With that response, Randall the Crow, said, “Never mind.” He stepped forward and with the wave of his wings said, as if crowning a king, “I shall name you. From this point forward your name is Nouveau.”
“Yes, it means new.”
“Yes, it’s French for new.”
“Nouveau. I am Nouveau!”
“Yes, you are Nouveau in many, many ways, my friend,” Randall the Crow said as a tear ran down the Ragdoll Man’s face.
“I am Nouveau.”
But it was all new to him as he was new to it all as well no one ever seeing or being near a real living ragdoll man. And, to them that would later meet him it was a very strange tale that was told with whispers mostly because such things as a living ragdoll man are impossible —- at least in the common speak of the day and was only spoken of when the doors were closed and bolted at night for fear of —– well the fear of —– a fear of something we cannot speak of here as it might come and then what? But he was alive and he was alone and he sorely sought his own kind —- but he had no knowledge of what he was either. Our poor ragdoll man was alone and so he sat and stared at the stars and the moon and he picked up the pile of colored cloth strips lying at his feet and he held them to his face so that he could breathe in their scent.
And there, as he sat and smelled each strip, some having exotic scents and some very bland, he became mesmerized by all that was around him, hypnotized by it all, not understanding, but not afraid, and then, slowly, his eyes closed and he slept. When the dawn came he woke and found himself in the glen with just one other creature present, and that was the butterfly upside down on the grass near his pile of rags. Oh, how joyful he was to see it there, but then he thought to himself, if he could think as we are not sure that he could as far as understanding what he thought about the world around him, that it seemed odd to him for it be lying on its back and not fluttering about as it had the day before. And, so the ragdoll man gently reached out and with just the tippy tip tip of a finger he touched the butterfly that was lying in the grass on its back.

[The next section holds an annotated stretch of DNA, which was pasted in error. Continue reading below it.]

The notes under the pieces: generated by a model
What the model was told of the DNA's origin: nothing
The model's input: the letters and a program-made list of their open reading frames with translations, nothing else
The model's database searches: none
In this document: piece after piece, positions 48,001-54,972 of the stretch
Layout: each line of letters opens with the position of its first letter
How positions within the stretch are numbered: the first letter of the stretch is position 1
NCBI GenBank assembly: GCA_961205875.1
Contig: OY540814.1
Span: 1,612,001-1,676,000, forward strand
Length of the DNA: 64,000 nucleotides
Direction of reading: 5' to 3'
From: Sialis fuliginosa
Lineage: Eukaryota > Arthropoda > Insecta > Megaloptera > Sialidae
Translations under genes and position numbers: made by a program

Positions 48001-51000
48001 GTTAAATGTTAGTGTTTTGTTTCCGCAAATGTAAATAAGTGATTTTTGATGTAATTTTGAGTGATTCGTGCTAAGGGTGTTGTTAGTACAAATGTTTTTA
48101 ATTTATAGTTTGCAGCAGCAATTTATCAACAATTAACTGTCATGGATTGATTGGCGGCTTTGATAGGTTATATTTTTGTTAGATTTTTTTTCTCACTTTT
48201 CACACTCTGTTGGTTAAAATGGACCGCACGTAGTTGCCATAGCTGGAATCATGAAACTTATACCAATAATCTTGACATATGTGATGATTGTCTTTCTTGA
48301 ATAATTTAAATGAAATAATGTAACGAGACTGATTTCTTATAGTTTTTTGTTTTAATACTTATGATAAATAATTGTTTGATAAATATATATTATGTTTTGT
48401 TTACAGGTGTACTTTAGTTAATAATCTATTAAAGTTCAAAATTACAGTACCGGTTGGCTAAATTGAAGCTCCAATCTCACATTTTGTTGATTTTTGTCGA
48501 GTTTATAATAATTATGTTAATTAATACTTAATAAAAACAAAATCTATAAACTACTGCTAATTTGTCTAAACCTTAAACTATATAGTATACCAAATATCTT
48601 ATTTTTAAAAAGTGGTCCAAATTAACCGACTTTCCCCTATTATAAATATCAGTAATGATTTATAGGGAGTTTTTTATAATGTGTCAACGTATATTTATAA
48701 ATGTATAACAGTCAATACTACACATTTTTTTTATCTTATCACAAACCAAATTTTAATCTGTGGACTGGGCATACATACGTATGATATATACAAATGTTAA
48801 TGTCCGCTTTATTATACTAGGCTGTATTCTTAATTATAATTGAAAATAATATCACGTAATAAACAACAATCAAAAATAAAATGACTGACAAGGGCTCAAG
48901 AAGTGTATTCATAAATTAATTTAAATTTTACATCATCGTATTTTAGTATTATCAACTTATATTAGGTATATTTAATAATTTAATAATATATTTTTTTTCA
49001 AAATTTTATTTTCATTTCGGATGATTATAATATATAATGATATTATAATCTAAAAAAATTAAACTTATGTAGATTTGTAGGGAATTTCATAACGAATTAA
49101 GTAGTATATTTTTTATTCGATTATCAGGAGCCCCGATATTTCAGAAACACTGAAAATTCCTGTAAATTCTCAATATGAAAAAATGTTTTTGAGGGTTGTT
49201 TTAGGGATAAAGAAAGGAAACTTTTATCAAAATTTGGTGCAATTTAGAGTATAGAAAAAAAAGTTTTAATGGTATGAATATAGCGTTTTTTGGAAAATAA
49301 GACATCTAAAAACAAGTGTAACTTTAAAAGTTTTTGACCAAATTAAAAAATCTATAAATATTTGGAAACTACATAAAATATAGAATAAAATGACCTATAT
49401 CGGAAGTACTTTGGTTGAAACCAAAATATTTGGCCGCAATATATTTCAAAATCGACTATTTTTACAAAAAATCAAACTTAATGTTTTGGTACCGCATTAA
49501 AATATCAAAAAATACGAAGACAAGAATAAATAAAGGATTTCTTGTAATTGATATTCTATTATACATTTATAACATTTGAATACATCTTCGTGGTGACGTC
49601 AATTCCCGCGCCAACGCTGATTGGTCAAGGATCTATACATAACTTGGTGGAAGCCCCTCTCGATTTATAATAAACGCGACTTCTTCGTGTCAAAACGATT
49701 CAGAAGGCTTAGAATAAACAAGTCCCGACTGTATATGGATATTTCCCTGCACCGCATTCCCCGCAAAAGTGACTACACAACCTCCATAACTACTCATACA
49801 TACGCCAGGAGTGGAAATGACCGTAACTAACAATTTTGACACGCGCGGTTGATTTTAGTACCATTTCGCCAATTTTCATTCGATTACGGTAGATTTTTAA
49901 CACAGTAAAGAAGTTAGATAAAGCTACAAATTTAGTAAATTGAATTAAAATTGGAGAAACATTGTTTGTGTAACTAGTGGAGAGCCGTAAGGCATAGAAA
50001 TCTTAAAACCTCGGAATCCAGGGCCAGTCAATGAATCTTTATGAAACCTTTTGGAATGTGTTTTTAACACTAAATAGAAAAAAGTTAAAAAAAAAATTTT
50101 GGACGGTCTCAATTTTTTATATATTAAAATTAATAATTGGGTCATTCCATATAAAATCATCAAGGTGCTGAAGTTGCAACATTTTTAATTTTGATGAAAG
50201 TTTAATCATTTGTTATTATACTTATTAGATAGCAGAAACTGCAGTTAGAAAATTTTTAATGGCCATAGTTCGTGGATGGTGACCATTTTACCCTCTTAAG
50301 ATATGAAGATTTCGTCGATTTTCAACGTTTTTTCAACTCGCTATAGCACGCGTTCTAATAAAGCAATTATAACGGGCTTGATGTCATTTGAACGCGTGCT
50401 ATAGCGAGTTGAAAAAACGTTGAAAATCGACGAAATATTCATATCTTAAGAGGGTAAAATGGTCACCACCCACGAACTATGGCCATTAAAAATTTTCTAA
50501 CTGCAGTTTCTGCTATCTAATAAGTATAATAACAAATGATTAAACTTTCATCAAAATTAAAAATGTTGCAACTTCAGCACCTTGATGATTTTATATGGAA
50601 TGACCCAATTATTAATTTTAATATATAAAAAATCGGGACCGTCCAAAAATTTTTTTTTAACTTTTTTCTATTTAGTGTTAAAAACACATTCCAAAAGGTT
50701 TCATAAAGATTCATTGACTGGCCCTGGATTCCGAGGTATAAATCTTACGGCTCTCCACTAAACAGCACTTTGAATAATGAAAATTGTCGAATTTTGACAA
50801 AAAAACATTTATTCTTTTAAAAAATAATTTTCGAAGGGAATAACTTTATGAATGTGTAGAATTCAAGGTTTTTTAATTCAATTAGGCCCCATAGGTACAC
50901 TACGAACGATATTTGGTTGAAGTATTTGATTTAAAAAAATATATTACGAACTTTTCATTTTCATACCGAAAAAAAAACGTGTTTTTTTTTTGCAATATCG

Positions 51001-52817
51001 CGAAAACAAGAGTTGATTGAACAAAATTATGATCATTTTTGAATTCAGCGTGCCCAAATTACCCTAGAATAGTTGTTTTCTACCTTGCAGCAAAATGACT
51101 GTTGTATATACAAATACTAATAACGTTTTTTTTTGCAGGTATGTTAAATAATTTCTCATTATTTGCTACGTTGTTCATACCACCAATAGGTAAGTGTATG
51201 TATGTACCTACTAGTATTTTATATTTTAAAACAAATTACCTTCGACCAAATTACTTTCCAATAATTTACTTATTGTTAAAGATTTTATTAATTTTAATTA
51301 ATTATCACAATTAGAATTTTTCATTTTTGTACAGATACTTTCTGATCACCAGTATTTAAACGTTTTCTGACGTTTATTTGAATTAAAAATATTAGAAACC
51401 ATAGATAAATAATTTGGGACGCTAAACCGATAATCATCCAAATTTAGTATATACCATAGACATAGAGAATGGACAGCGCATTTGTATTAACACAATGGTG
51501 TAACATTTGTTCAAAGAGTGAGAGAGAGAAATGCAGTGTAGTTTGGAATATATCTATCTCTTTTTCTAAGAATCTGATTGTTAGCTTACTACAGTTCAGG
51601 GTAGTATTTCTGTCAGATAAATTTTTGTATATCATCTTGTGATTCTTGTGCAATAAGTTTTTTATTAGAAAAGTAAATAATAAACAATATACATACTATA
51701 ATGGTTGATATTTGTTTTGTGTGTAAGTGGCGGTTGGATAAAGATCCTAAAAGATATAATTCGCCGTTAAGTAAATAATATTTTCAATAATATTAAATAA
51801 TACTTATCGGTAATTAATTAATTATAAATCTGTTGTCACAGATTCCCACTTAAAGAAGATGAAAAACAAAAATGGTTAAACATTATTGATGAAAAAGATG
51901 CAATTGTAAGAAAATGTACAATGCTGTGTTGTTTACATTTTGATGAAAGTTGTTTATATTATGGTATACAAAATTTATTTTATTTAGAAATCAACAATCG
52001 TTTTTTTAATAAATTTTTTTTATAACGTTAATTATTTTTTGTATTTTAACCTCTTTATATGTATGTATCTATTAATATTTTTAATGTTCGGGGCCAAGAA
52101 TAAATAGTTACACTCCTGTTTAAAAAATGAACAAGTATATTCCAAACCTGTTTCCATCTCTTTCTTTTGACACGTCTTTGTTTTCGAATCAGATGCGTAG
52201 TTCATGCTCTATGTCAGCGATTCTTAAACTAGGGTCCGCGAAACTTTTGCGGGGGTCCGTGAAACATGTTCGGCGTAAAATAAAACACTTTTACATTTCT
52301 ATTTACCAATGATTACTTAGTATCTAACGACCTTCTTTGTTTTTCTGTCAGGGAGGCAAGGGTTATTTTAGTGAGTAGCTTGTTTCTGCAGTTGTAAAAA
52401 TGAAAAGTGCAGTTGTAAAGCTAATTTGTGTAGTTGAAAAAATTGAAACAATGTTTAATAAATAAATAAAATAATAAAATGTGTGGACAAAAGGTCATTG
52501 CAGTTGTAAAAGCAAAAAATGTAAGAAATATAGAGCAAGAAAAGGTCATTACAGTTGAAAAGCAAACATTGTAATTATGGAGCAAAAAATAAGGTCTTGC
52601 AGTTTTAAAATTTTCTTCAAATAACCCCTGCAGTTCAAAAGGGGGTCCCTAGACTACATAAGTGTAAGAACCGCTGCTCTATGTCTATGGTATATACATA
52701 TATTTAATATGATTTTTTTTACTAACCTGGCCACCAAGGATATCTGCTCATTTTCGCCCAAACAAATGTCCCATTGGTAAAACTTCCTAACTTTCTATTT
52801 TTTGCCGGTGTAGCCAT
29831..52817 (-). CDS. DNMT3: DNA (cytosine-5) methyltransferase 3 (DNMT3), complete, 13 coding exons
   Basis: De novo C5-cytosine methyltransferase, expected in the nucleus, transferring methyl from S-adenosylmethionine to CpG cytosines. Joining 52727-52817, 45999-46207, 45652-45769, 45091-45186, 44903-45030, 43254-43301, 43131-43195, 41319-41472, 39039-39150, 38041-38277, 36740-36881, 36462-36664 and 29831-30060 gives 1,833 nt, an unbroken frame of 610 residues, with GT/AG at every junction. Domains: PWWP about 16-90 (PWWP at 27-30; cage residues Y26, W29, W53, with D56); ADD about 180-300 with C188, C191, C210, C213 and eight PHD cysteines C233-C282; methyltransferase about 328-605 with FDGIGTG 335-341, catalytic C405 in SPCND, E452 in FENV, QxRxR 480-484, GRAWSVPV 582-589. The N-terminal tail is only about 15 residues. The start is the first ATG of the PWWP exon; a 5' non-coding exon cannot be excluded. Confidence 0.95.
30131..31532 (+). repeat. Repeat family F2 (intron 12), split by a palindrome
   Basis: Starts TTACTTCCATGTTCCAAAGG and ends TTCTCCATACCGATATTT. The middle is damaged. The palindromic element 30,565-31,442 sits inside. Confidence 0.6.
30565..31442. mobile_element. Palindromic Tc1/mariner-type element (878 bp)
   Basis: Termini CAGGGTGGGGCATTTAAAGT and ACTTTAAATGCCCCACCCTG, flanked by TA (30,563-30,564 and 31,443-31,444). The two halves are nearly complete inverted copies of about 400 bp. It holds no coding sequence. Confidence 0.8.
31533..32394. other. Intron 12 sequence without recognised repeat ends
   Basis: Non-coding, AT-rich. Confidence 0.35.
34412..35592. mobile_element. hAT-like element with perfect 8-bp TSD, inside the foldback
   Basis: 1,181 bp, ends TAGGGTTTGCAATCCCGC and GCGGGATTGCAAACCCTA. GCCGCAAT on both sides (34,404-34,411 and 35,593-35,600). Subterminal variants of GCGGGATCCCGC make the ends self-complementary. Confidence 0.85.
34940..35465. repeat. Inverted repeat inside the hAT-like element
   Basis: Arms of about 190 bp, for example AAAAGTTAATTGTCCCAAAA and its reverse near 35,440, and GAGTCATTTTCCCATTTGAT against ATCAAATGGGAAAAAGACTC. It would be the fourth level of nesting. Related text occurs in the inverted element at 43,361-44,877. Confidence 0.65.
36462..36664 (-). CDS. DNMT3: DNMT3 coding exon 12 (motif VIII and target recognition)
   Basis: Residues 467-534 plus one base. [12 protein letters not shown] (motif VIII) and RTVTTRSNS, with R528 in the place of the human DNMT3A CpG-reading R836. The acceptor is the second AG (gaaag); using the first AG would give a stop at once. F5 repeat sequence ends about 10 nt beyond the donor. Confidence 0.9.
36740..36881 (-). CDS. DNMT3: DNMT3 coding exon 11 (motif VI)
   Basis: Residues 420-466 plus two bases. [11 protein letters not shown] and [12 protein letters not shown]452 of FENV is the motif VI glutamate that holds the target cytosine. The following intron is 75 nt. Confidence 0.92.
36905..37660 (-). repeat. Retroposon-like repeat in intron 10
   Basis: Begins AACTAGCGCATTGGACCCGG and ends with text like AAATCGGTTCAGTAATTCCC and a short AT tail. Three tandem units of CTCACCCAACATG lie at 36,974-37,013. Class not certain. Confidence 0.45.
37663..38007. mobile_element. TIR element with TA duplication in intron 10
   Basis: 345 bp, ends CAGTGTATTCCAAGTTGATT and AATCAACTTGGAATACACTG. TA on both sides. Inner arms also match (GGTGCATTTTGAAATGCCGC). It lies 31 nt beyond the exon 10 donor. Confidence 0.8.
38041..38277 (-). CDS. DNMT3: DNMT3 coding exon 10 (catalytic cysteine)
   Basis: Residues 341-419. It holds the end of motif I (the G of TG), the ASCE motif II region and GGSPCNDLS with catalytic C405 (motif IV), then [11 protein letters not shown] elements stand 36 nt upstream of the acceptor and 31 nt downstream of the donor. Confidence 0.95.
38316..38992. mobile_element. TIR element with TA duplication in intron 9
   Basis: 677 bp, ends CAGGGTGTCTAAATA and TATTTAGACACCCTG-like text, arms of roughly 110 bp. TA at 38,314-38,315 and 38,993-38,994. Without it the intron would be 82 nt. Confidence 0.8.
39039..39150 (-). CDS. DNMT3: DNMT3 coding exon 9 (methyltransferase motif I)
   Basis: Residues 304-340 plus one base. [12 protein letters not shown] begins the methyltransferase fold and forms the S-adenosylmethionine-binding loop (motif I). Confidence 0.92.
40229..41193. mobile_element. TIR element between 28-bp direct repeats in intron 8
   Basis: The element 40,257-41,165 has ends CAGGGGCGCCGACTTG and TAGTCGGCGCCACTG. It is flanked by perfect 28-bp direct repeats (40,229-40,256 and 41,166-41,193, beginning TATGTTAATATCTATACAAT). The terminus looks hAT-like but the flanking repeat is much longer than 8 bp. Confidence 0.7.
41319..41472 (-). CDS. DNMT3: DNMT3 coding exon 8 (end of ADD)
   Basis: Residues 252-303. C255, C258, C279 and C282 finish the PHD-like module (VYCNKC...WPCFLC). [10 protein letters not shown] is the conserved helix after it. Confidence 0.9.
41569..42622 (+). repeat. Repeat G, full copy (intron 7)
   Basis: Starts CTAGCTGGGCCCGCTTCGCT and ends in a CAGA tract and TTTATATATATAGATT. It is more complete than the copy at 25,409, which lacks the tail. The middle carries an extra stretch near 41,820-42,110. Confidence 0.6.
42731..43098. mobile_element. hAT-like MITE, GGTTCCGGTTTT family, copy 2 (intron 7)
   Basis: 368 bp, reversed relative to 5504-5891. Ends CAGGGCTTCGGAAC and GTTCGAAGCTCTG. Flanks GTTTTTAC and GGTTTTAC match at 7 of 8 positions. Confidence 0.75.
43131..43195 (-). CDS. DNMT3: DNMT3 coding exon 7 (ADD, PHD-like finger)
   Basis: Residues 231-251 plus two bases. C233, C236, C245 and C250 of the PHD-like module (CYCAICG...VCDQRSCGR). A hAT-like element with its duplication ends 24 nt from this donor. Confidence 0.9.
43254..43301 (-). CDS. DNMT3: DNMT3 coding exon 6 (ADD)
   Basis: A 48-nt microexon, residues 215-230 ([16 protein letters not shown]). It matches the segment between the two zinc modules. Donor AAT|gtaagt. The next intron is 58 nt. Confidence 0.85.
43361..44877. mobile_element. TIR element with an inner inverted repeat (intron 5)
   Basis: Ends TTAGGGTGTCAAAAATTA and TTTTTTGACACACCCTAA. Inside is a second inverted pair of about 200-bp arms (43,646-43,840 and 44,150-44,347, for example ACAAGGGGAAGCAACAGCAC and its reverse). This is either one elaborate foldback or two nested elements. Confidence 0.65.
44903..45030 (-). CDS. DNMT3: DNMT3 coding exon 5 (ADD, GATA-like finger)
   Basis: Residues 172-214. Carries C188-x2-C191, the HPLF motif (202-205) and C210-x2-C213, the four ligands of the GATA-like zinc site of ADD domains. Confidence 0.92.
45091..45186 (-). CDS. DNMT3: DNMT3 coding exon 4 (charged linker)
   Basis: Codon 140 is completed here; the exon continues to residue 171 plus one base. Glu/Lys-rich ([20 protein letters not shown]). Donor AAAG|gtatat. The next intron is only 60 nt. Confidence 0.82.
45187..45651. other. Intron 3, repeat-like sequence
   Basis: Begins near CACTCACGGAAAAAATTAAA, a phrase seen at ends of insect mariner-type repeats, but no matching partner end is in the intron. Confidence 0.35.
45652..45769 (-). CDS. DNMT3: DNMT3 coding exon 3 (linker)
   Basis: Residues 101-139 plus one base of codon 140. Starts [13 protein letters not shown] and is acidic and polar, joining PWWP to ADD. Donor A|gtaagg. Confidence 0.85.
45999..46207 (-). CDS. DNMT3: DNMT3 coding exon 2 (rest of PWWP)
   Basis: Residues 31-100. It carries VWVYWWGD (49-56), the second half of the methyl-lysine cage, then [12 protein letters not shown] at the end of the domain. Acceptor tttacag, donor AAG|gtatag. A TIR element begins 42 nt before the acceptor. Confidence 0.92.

He felt the softness of the butterfly’s body as it lay on the ground beneath his touch. He expected it to rise up from where it was and fly to his nose again where he would once again stare at it cross eyed. But it did not move and so he sat for a very long time staring down at it while tucking in the loose ends of his ragdoll body.
He touched it again after a few moments and he spoke to it, if you can say he spoke as he issued a noise from within not unlike speaking but it was a low hum and no words that we would know were formed. At first he was startled. He brought both rag arms to his chest and stomach area for that is where he thought the noise came from. He sat back and waited for more noises to come while a group of inquisitive Robins flew in to land near him. But nothing happened. No sound.
So, he touched the butterfly’s body again and waited to hear noise coming from within his own body and when nothing was heard he drew himself up and stood looking down at the dead butterfly wondering what to do. Death was nothing he knew about. He knew nothing really about being alive. And then he did a strange thing (something odd to you and to me) he bent over and carefully picked the butterfly up by its wings and lovingly placed it in what suddenly had appeared on his then chest of rags and was much like a pocket.
Not far from where the ragdoll man sat, surrounded by a black wood, with the sun slowly rising and burning off the dew drop mists that covered all like a thin sheet of moist silk, black birds rose from the limbs and the leaves they had slept within and took to the air calling one another as they flew ever higher, challenging those who rose with them to gain speed and altitude while greeting the warmth that slipped down on them from above and to the east. Their purple black heads twisted this way and then up and then down and then to the opposite side and away and back as they searched the air for predator and friend and then one saw the ragdoll man in the field far below. Wheeling in flight, it brought in its wings fully in and dropped like a falling spear towards what had become a target far below, it came with eyes wide open, its dive growing in speed at moment by moment through the clouds it came focused on the multitude of colors it saw on the ground below which moved suddenly causing the bird to wide spread its wings, cupping them, grabbing at the surrounding air——brakes slammed on with his beak mouth wide open emitting a shrill cawww! that slipped past it in the rush of air and rang out to all the others in flight and to those on the ground.